What if Brigitta thinks Croilus is going to attack the White Forest?
What if Zhay tries to kill Croilus?
etc.

Usually at least one lightbulb goes on during this exercise. Just let go and allow the ideas to flow. Write as fast as you can, keeping pen on the page. Afterwards, you can go back and mark items that you like.

You should now be sufficiently pumped to write the next scene. I know I always am.

Have a great weekend!

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Filed under weekly workout, writing exercises, writing life

Weekend Workout: Cameo Characters and the Hidden Scene

This weekend I’m at FaerieCon West in Seattle (the urban version of FaerieWorlds). One of the VIP guests is prolific mythic fiction writer Charles De Lint, most famous for creating the imaginary town of Newfolk and telling so many stories about its population and their supernatural issues that he’s actually lost count of how many tales have sprung from it. The stories of the residents are intertwined, sometimes pulling a cameo from one story for a protag in the next.

From GoodReads: The books have all been written in such a way that you should be able to pick up any one and get a full and complete story. However, characters do reoccur, off center stage as it were, and their stories do follow a sequence.

I like this on so many levels. To create an imaginary world that inspires such a multitude of stories existing simultaneously and separately. This makes so much sense to me, though, as I often look out at the world and wonder about each person’s story. The peripheral characters in my own life – the people I run across at the supermarket, the post office, the traffic light – all have their own stories that briefly, sometimes once and never again, slip through mine.

Do you create your cameo characters with as much love as you do your main characters? Do you see them as individuals each carrying baggage and a back story? Or are they simply flat, cookie-cutter cliches tossed in without much thought?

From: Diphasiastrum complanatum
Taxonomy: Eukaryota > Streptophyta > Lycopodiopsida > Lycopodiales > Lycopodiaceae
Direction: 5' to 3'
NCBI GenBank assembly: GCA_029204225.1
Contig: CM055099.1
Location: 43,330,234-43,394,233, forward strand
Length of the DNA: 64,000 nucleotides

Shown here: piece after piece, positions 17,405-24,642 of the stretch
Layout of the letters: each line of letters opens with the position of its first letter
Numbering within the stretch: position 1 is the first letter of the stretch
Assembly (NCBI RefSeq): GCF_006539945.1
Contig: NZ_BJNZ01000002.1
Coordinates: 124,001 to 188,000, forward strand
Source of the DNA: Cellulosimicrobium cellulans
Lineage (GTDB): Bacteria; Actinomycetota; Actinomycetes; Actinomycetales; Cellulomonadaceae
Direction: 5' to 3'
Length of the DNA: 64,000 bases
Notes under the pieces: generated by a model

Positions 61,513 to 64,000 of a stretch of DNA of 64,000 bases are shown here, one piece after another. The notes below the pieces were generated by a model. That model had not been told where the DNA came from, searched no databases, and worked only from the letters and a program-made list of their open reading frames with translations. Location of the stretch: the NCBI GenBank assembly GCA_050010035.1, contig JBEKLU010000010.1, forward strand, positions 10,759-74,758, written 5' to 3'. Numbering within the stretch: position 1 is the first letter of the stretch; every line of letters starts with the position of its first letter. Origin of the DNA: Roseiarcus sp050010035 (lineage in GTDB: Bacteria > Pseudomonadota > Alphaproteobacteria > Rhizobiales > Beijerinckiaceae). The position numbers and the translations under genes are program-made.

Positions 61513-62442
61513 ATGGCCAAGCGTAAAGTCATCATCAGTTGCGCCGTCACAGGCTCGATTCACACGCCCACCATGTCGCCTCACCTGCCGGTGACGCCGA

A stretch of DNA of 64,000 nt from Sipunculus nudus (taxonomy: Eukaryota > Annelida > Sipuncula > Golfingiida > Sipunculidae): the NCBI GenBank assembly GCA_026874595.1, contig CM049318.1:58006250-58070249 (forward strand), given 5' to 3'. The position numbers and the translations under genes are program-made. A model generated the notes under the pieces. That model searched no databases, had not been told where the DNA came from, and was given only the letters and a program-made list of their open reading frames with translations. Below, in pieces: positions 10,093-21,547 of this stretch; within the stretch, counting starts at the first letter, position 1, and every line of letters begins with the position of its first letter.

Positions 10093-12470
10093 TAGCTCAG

I think we should care about all our characters. And, yes, it’s true that I predominantly give more weekend workout time to the main ones. But when I’m working on a story and a minor character appears, I’ll often stop and write a little paragraph about them as an exercise. Something about their childhood, who their parents are, their physical quirks. Just to get to know them a little. Like that balding man on the corner with a brown stain on his pants and a slight limp. The one who gets on the bus and checks out the cute chubby lady reading from her iPad. That guy. What’s his story?

YOUR WORKOUT

This it a bit different than the past several exercises. This time, I want you to pick three cameo characters. The ones who only grace a few pages of your novel.

I want you to write what I call a “hidden scene” about each character. This is a scene that won’t end up anywhere in your story, but will give a little insight into who they are and make them a little more real.

In each “scene” they are alone and they pick up an object. The object is precious to them. The scene should include something that describes them physically at that moment and an action that includes the object.

Don’t think too much, don’t edit, don’t cross out. Give yourself at least 7 minutes for each one.

If you don’t know where to start, just write:

CHARACTER walks across the room and picks up OBJECT.

(this exercise can be used with your protag or other main characters as well, I just thought it would be nice to give some stage time to the supporting ones)

One thing Charles De Lint said about when he creates characters, is that he doesn’t have to know every single thing about them (i.e. what brand of toothpaste they use). Rather, he likes to learn about his characters like he’s meeting them at a party.

I like that.

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Filed under weekend workout, writing life